Debbie Millman has an ongoing project at PRINT titled “What Matters.” This is an effort to understand the interior life of artists, designers, and creative thinkers. This facet of the project is a request of each invited respondent to answer ten identical questions and submit a nonprofessional photograph.
Ann Willoughby is Principal Emeritus of Willoughy Design. She’s an AIGA medalist, former juror for Cooper Hewitt National Design Awards, and Joyce C. Hall Distinguished Professor of Design.
What is the thing you like doing most in the world?
Cooking and joyful meals with people I love at home, or on family/friends’ vacations.
What is the first memory you have of being creative?
At about age 4, I used to draw on the cardboard inserts my father gave me each time he unwrapped his folded shirt from the dry cleaners. Another big moment came in the 3rd grade, when I was asked to “teach” the first graders art twice a week.
What is your biggest regret?
I didn’t insist on going to one of a couple of prestigious design schools where I was accepted.
My parents did not want me to leave the South. Maybe I was afraid of failure. I love learning, so maybe I will catch up.
How have you gotten over heartbreak?
Slowly when I was younger. I was devastated once, but now I see disappointments and loss as part of life’s passages. These days, I try to fully feel both pain and joy, knowing our capacity for both is greater than I realized when I was younger.
What makes you cry?
Nature, family, children, animals, music, art, literature.
How long does the pride and joy of accomplishing something last for you?
I do love to draw, cook, garden, and travel, and the subtle memories seem to last a long time. But I find less joy/pride from my immediate personal accomplishments than I used to. I do enjoy watching others succeed and being part of a team effort.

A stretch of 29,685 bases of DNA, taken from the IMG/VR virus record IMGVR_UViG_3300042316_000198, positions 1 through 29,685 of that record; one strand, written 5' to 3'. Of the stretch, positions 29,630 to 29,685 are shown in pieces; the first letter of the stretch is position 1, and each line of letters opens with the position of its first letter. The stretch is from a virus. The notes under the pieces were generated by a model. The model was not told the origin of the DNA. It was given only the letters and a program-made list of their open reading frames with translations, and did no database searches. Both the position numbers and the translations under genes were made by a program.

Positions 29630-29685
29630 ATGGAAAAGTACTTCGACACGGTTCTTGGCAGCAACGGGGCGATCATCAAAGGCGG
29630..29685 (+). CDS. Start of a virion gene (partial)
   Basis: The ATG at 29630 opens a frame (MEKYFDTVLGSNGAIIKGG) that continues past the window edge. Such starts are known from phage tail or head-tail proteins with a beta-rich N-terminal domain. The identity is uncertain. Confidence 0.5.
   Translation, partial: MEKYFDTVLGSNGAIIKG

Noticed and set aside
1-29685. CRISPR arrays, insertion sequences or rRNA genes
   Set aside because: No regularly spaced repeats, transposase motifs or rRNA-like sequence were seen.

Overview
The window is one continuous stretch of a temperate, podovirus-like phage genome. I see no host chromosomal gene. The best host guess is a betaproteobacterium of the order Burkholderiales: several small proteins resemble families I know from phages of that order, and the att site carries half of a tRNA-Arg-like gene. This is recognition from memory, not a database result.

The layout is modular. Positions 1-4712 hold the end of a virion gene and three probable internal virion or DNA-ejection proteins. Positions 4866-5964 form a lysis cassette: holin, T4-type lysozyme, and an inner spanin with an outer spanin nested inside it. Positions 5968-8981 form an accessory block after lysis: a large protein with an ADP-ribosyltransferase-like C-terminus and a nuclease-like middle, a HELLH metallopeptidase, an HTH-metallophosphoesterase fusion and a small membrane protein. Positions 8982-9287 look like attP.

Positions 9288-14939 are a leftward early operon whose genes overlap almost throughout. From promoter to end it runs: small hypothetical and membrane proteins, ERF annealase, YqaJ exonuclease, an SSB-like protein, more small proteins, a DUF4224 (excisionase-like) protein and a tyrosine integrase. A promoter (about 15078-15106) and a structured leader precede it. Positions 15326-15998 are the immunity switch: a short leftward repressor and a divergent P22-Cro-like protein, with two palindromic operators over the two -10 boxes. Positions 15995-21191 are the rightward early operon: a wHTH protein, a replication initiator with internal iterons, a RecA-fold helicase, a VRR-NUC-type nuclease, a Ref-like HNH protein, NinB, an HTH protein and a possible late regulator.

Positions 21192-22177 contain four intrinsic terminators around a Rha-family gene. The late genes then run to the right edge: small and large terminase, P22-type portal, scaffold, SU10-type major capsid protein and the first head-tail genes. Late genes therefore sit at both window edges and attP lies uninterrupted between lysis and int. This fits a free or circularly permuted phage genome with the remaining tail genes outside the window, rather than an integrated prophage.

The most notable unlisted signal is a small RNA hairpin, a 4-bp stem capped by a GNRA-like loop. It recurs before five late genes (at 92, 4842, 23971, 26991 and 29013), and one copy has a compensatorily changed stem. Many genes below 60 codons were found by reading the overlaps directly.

Do you believe in an afterlife, and if so, what does that look like to you?
I believe we have a soul, but I am not sure what happens when we die. I believe we live on in the memories and creativity we leave behind for others.
What do you hate most about yourself?
Not sure I would use those terms. I hate it when I am lazy and put things off when I have a commitment, or something useful to do. I feel sad when I hurt others, especially those I love, or those who are counting on me, or need me. Sometimes, if I am ill for too many days, I become unnecessarily frustrated with myself and others.
What do you love most about yourself?
I love it when I have extra energy and can take the time to be 100% present for others. Getting older can be a little frustrating, so I appreciate the days and moments when I feel active, contributing, and useful.
What is your absolute favorite meal?
Pasta with a whole braised fish with the head on!